Everything about the idea of the film makes the viewer want to love it, and it is a sweet little diversion of a film with some thinking material about prejudices. It is rough and hampered by many technical and casting and scripted errors, but it does give newcomer Marc Moody a strong grounding for making further films about gay life that seem to appear like seeds of ideas throughout this film. It needs polish but it is a good time and offers a wide audience a better perspective on what it feels like to live a life as an outsider. Grady Harp, February 06
7 of 8 people found the following review helpful
4.0 out of 5 stars Good film 17 April 2006
By Charles Henry Blackledge - Published on
I saw this film at the verzaubert International Queer Film Festival in Germany last year. This was my second favorite film after Loggerheads. Almost Normal on the surface can be considered a gay, low-budget version of Back to the Future and Peggy Sue got married but upon closer examination, you'll see that it is an excellent social satire that will have you thinking about it long after you watch it. Admittedly some of the acting is amatuerish but I really enjoyed the story.
6 of 7 people found the following review helpful
4.0 out of 5 stars Brilliant satire, takes some effort to really appreciate 26 Nov 2005
By Bob Lind - Published on
"The minute you accept that you are different is the moment you become normal." - Brad to Julie in "Almost Normal" (2004)

What *is* "normal" anyway? That's the question explored in an extremely creative and risky screenplay writen and directed by Marc Moody, and produced by Sharon Teo, who are professors of film at University of Hawaii and University of Nebraska at Lincoln, respectively. Judging by the reviews I have seen posted elsewhere, lots of people completely missed the point of the film, not unreasonable considering the fact that this doesn't really fall into any preconceived notion you would have of gay cinema.

Brad is a forty year old (a "young 40" as he would be sure to clarify) gay college professor, who is depressed about entering middle age and still being single. At the start of the film, a colleague fixes him up with a blind date, who turns out to be the type of campy, pretentious queen that is Brad's idea of a "date from gay hell." Going home for his parents anniversary party, he runs into his sister-in-law and best confidant Julie, who tries to cheer him while Brad drones on wishing he could be young again and "normal." Leaving the party after having too much to drink, Brad is heading for the local gay cruising rest-stop, when he totals his car, but somehow manages to stumble back to his folks house and falls asleep. When he wakes up, he finds that he is back to being an 18 year old high school student, living with his parents and their respective same-sex lovers, in a world that considers same sex love to be the norm, while heterosexuality is a perversion.

His first day back at school brings lots of surprises, including getting wolf whistles from a group of construction workers, finding the gym showers now require you shower with someone of the opposite sex (to avoid same-sex horseplay), and being asked out on a date by Roland, the star basketball player. When Brad's attempt at going back to "his world" (a "Back To The Future"-ish attempt to recreate the circumstances of the car crash) fails, he settles in to his surroundings, and his relationship with Roland gets stronger, even leading to a sweet, innocent proposal. But when Brad finds Julie, now a new student at his school, he finds that he is still not quite "normal" by this world's definition, and struggles to reconcile his feelings and preserve his self-esteem.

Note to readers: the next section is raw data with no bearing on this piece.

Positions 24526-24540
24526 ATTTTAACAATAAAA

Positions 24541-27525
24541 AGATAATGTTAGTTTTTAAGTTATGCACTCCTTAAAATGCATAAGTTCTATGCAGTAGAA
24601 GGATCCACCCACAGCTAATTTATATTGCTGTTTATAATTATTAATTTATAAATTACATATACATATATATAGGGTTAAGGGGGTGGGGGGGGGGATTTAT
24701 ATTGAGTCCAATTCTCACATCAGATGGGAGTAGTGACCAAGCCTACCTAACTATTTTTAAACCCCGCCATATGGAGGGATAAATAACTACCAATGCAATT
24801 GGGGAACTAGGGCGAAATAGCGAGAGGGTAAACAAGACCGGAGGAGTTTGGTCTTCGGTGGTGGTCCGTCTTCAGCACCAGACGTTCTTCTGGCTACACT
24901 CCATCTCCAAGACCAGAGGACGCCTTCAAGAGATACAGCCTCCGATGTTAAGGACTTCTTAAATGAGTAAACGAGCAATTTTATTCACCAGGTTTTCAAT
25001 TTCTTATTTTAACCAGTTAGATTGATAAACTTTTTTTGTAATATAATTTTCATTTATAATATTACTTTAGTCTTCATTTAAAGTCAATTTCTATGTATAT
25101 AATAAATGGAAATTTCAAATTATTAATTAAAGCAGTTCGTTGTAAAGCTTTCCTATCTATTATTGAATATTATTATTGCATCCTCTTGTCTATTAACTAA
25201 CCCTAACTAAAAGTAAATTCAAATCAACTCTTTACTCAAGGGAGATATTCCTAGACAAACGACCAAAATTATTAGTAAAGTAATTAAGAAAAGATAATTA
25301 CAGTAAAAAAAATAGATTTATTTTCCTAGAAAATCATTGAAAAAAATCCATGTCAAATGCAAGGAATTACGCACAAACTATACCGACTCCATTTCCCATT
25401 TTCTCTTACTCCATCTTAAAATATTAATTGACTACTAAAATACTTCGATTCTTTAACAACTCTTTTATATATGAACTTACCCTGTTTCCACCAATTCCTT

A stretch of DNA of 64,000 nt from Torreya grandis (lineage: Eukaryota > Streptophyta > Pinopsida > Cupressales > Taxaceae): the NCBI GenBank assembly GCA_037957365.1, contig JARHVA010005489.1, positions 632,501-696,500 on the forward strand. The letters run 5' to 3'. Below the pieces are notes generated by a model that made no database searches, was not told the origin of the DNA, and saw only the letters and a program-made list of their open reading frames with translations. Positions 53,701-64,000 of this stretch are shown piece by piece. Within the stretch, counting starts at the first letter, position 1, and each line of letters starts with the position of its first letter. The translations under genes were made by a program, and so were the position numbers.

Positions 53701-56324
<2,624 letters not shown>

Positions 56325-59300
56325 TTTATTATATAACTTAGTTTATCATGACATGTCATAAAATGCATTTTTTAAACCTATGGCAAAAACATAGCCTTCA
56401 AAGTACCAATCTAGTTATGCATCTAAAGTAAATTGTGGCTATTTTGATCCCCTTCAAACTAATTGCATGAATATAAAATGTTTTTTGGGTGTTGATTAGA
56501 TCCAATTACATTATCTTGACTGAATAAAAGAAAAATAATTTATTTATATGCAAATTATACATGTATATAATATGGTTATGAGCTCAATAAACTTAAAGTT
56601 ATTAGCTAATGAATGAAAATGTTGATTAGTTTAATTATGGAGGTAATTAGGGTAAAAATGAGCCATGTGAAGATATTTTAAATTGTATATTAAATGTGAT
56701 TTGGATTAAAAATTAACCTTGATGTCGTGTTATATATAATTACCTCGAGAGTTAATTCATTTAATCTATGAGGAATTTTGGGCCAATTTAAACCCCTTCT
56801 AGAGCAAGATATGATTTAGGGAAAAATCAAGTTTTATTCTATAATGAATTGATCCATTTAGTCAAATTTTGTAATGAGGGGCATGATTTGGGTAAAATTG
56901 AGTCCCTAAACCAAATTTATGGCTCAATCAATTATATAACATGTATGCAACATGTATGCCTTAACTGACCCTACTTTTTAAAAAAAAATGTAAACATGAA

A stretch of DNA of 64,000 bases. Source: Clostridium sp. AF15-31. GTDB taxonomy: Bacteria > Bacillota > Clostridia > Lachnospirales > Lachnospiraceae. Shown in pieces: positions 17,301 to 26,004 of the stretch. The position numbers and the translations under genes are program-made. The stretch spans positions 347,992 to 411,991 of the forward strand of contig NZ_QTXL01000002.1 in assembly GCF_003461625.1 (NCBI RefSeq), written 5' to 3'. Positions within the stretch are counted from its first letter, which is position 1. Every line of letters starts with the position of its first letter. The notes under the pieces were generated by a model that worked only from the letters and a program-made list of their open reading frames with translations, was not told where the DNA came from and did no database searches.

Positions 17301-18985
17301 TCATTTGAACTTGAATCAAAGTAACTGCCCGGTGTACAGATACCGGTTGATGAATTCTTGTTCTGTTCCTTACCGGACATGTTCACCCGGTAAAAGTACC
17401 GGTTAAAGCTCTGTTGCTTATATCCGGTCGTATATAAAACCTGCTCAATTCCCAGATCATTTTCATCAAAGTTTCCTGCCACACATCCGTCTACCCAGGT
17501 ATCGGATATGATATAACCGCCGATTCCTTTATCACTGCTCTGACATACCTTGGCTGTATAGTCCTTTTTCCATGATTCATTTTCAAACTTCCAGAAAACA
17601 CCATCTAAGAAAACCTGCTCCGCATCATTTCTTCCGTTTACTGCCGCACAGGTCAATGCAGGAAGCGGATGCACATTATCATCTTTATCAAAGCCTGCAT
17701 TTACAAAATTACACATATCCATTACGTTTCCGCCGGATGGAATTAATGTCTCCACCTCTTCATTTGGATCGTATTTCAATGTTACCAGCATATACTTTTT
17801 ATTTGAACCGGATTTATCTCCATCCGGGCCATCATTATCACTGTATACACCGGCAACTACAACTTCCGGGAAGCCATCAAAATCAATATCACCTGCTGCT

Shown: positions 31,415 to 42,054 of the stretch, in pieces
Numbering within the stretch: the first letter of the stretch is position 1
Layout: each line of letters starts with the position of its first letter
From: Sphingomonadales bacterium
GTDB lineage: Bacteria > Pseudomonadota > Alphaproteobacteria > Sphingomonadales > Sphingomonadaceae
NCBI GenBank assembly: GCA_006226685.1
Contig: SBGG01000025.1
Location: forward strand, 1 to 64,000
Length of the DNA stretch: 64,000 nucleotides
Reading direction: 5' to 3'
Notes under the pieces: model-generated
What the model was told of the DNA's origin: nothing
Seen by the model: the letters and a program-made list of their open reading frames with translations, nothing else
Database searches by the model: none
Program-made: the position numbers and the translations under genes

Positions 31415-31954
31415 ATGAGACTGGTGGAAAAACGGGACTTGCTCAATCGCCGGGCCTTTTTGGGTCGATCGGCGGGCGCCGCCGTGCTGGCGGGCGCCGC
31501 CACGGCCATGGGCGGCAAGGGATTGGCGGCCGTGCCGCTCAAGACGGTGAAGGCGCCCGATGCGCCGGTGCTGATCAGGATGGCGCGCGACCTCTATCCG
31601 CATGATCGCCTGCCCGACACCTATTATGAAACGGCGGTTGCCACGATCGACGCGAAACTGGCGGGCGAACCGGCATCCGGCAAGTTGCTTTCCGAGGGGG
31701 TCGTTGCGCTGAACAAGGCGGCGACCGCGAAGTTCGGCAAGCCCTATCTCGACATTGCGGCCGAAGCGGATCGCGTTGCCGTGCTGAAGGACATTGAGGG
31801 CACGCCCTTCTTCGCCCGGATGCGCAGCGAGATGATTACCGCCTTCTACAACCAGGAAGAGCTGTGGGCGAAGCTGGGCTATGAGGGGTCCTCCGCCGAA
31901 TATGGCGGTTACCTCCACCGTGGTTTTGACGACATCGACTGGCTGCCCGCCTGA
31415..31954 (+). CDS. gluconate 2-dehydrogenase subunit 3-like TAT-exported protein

For a low-budget indie, the film is beautifully made, with a full cast of mostly amateur actors and students from the local Lincoln NE high school as well as the University. The photography is first-rate, the sets perfect for the late '70's to early 80's time frame depicted, and it has an original musical score that adds to the atnosphere. I thought it was well-written, though perhaps a bit complex in story, with some memorable lines, most a reversal of standard phrases one hears about gays (For example, one character in the "gay" world mentions that "If God had wanted men to be with women, He would have made women to like football!")

Ultimately, the complex story line is the one drawback, especially since the full film has to be looked at in its entirety to get the concept the writer is going for. Details in some scenes may seem extraneous and confusing, until you connect them with what went before or after. Critics loved it or hated it, very little middle ground. Unrated (but could be a PG-13), excellent DVD bonus features include directors' commentary (which I recommend, going through the film for a second time), deleted/extended scenes and outtakes. To me, the film is a brilliant, original gem, and I recommend the extra effort it takes to really appreciate it.
4 of 4 people found the following review helpful
3.0 out of 5 stars Say Wha? 12 Feb 2008
By Blake Fraina - Published on
This low budget dramedy is a real odd duck. The premise is an homage to the Kathleen Turner film Peggy Sue Gets Married - a forty-ish college professor (J. Andrew Keitch) has a car accident and wakes up to find himself back in high school but in a world where it's considered normal to be gay and aberrant to be straight. The queer thing (no pun intended) about the story is that, in the bizarro world, where he finally has a shot at the straight jock he'd longed for in the real world, instead he falls for his sister-in-law (Joan Lauckner), who had harbored a secret crush on him in real life. Naturally they're found out, ostracized and he is "straight-bashed," making for plenty of opportunities for indignant speechifying. But all that seemed minor in the scheme of things. The big problem I had with this one is...what exactly is the point? Once a misfit, always a misfit?

There are some affecting performances, particularly Keitch and Lauckner and overall, the production values seem fairly high for an indie. Unfortunately, much of the humour (satirizing homophobia) is a bit tired and a spiel near the end decrying prejudice seemed extremely strident and unnecessary, since one is safe to assume everyone watching the film is probably gay friendly already.

Not awful. Just don't expect too much.